Emotional Intelligence Strategies: Boost Your EQ
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In the modern world, emotional intelligence is highly in demand for both personal development and the improvement of existing skills.In the dynamic realm of human interactions, it can be quite easy to find ourselves immersed in a sea of emotions. The way we perceive, interpret, and respond to our own emotions and the emotions of those around us can significantly influence the quality and depth of our interactions. This holds true for almost all of our interpersonal relationships whether we’re feeling our way around new friendships, dealing with complex family dynamics, or notably cultivating meaningful romantic relationships. This is where the popularized construct of emotional intelligence (EI) comes into play, serving as a guide that enables us to skillfully navigate relational interactions.

Worryingly, recent studies note a decline in certain aspects of emotional intelligence among college students and other prominent age demographics in the Western world. Factors such as the rise of economic liberalism, social media, and smartphone technology are suggested to contribute to this decline in emotional intelligence abilities.

In this blog, we explore what constitutes emotional intelligence, how it presents itself in relationships, what its’ relational outcomes are, and practical ways couples can build upon their emotional intelligence.

What Exactly Constitutes Emotional Intelligence?

Emotional intelligence (EI) is typically defined as an individual’s capacity to perceive, integrate, comprehend, and regulate emotions and to use this information in adaptive ways to inform one’s thinking and actions.

Despite decades of research in the field of EI, we still find differences in how it is conceptualized. Certain researchers endorse a personality-based trait model of EI while others adopt more ability-based models that describe EI as an intelligence comprising emotional abilities.

For the purposes of this blog, we consider EI to be a set of personality traits and skills. While it should be recognized that some people are naturally more adept at certain aspects of EI, we strongly contend that skills and abilities related to EI can be learned, developed, and enhanced.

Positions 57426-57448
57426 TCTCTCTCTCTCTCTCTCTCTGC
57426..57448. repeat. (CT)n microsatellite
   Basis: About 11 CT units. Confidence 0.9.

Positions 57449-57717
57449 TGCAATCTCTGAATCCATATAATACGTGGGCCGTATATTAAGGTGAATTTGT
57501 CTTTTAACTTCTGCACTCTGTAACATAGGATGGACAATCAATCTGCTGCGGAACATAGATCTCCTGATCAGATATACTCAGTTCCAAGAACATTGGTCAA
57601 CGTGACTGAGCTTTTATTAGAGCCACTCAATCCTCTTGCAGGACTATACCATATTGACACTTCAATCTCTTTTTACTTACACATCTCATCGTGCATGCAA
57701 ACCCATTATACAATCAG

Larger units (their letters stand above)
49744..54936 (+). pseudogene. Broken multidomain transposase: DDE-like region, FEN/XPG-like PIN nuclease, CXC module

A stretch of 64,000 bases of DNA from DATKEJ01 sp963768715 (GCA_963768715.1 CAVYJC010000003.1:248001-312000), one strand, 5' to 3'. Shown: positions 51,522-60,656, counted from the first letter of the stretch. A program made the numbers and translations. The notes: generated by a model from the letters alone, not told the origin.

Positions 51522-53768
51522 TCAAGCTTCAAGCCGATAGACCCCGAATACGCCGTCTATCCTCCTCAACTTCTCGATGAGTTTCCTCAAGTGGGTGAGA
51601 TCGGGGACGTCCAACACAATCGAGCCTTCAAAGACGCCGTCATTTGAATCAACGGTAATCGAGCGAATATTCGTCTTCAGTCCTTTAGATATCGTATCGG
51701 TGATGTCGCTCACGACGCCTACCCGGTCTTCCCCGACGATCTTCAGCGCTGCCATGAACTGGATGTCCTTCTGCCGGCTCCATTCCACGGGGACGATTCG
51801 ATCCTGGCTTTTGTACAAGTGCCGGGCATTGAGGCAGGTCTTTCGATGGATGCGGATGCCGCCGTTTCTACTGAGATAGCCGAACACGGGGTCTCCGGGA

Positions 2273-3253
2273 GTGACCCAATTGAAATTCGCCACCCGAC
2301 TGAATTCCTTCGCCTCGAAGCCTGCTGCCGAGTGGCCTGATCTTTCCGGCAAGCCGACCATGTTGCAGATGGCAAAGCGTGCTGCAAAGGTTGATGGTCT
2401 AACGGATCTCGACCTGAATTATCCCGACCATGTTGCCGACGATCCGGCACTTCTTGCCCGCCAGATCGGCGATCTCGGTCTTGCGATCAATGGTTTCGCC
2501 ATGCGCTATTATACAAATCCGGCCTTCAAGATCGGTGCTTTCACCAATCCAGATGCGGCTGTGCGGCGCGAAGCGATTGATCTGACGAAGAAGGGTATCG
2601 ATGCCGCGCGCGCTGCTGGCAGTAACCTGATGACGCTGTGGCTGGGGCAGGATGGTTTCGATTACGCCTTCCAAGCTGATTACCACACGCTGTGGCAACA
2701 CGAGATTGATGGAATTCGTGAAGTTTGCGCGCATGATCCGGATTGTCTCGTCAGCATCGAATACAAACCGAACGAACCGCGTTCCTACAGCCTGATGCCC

Generally, EI encompasses a collection of four emotional abilities. These abilities include accurately perceiving emotions within oneself and others, integrating emotions with cognitive processes, comprehending the causes and effects of emotions, and effectively managing emotions for personal well-being and adjustment.

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Social psychologists highly acclaim emotional intelligence as a crucial building block for adaptive interpersonal relationships.

How Does Emotional Intelligence Relate to Relationships?

Interpersonal relationships, such as romantic or marital endeavors are often characterized by their emotional intensity and their potential for conflict due to the existence of a tight-knit bond (Fitness, 2001). Our capacity to manage emotions is considered pivotal in not only fostering deeper connections but also building healthier, more fulfilling relationships. Thus it is no surprise that EI has been highly praised by social psychologists as a major factor in determining adaptive interpersonal relationships.

Conceptually, individuals who possess a deeper understanding of both their own feelings and the feelings of others are more likely to form relationships with compatible partners. The presence of emotional competencies related to EI is posited to increase the likelihood of establishing mutually satisfying relationships, as individuals who have higher EI are considered better at empathic perspective-taking and cooperation with partners. Moreover, it is worth noting that certain emotional abilities can be observed and acquired by relationship partners.